For my recent research into Old Tom Gin, I have visited the British Library to inspect some manuscripts first hand. Whilst looking at the 1902 version of Encyclopedia Britannica, I came across a recipe for gin. Given the ubiquity of the book, it is likely that the recipe represents something that is typical of the time.
After giving the recipe to a distiller friend, I was fortunate enough to taste a sample of gin made to this century-old recipe; here are my findings.
On its own
Nose: Complex and rich, with hints of chocolate wafers and brandy spice, plus just a touch of citrus. Unique.
Taste: This has a superb texture with a richness that is normally associated with high-end aged spirits. Strong notes of coriander come through, with a bright, citrus spice that is followed by hints of menthol pepper and resinous juniper. In the middle, there is a rich creaminess of sweet vanilla and notes of chocolate with a definite cakey element to them, making the flavour reminiscent of pain au chocolat.
Gin & Tonic
This gin works surprisingly well, with malty coriander and a citrus sweetness to it. There are definitely some elements of genever with bready, grain notes that are quite subtle, but noticeable. The finish, which lasts for a long time, has a dry bitterness to it.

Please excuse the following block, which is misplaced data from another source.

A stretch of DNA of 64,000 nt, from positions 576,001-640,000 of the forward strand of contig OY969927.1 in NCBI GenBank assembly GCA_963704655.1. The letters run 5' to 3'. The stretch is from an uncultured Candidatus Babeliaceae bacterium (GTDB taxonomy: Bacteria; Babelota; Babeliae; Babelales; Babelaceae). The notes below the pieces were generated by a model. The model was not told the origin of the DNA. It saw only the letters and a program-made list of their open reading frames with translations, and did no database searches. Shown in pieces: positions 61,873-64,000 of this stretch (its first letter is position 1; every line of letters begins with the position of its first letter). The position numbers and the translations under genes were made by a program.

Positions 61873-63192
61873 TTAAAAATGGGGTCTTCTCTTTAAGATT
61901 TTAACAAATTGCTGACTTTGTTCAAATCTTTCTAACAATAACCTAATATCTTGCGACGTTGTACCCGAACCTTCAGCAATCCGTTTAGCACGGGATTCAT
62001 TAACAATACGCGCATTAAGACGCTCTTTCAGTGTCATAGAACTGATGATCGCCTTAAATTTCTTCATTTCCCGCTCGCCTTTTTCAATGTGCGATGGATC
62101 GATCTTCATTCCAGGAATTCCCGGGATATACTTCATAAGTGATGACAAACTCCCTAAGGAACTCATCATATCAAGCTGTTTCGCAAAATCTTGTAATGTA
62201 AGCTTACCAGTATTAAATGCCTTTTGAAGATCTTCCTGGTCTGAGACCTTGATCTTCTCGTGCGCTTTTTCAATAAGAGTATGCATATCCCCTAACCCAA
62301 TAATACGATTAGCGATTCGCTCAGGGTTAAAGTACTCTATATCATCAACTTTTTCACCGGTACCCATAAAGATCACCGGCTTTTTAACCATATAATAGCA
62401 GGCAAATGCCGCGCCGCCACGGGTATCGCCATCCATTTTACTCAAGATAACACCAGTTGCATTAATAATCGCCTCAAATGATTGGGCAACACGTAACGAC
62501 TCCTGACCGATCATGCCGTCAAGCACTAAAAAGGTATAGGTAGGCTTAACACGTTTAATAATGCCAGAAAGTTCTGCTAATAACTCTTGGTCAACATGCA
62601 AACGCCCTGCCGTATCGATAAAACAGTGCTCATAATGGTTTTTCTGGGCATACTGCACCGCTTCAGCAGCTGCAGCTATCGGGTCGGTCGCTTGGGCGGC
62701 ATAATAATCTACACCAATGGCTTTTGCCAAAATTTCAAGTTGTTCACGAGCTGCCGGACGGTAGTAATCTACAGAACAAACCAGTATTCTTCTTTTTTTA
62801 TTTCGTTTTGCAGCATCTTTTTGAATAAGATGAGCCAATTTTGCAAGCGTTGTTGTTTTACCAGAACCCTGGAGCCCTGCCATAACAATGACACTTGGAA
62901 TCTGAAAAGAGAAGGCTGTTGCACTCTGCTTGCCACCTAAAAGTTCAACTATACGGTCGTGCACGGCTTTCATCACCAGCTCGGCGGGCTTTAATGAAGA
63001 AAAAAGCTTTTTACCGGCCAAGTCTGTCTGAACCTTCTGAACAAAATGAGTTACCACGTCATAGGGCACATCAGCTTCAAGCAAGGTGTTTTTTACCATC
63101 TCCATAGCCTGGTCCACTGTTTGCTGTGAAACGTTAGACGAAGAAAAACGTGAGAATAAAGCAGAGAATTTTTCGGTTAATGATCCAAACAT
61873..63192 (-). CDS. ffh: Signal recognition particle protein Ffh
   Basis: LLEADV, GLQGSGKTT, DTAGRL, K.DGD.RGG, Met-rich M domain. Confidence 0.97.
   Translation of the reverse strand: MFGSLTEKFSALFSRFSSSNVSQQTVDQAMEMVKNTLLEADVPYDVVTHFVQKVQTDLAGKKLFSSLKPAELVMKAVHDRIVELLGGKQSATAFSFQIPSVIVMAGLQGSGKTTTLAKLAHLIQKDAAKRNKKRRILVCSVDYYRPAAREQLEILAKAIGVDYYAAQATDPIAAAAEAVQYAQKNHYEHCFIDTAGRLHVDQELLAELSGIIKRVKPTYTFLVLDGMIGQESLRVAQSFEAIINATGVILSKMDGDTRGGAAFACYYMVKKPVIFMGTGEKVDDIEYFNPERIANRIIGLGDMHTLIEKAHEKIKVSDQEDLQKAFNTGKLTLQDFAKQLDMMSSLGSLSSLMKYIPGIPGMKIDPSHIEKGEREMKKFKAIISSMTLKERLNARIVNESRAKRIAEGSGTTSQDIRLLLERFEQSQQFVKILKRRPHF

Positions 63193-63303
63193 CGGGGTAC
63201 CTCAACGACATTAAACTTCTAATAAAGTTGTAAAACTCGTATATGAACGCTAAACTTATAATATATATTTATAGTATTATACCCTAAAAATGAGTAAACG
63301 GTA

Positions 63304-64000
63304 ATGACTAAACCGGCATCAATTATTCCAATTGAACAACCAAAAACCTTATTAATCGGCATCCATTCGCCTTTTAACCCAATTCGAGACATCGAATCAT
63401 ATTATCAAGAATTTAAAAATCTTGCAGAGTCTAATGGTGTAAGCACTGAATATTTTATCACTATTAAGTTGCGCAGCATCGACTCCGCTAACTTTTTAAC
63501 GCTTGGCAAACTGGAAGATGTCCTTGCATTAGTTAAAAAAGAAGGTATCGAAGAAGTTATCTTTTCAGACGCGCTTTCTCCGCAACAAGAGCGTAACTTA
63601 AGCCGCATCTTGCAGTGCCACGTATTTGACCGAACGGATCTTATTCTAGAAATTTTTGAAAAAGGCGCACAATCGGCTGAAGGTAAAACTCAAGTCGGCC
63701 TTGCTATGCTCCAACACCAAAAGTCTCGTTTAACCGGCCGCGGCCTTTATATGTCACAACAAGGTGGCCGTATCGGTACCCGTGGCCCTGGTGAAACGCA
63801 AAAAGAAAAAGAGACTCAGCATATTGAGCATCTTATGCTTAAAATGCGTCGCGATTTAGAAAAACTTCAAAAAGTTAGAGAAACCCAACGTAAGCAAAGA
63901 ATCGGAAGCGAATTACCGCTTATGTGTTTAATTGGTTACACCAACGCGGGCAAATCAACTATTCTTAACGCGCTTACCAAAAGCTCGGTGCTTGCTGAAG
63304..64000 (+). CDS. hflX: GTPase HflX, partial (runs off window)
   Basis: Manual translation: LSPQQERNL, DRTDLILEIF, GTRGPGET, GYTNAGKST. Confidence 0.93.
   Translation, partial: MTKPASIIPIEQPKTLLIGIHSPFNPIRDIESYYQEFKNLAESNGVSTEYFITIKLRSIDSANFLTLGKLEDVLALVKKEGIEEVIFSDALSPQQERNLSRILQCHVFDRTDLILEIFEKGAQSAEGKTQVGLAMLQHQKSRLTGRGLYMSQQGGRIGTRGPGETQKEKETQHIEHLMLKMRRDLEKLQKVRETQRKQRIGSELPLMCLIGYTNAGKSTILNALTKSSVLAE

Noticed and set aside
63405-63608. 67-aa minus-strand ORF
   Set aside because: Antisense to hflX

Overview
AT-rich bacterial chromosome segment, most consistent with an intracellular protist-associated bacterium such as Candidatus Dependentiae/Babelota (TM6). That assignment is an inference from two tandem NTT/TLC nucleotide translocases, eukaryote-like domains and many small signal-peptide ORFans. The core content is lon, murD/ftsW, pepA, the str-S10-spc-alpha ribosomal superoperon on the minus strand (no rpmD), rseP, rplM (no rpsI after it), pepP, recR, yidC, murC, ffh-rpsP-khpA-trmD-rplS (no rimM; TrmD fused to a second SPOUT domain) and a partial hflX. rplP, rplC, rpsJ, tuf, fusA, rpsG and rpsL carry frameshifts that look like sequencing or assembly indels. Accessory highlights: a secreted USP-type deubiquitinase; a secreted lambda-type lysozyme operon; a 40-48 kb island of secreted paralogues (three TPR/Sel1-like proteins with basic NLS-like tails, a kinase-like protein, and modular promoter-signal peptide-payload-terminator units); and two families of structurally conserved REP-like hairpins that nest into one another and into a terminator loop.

Very clean, like a shard of ice, this is cooling with a little sharpness. This cocktail is just what a Martini should be – surprisingly so, given the high amount of coriander in the mix, but very good nonetheless.
Very floral upfront, with vanilla, citrus, and the flowery spice notes of coriander shining through. There’s then a little sweetness from the vermouth, before a partnership of intensity between the gin and the Campari. The finish is a lovely mix of earthy bitterness and juicy fruitiness.
It is fascinating to try a recipe that has been widely published in such a mainstream book as the Encyclopedia Britannica. What was equally fascinating was its less than typical flavour profile and how it was, in many ways, closer to some modern contemporary gins, whilst, at the same time, having more than a whiff of genever about it. Perhaps this is an early genever?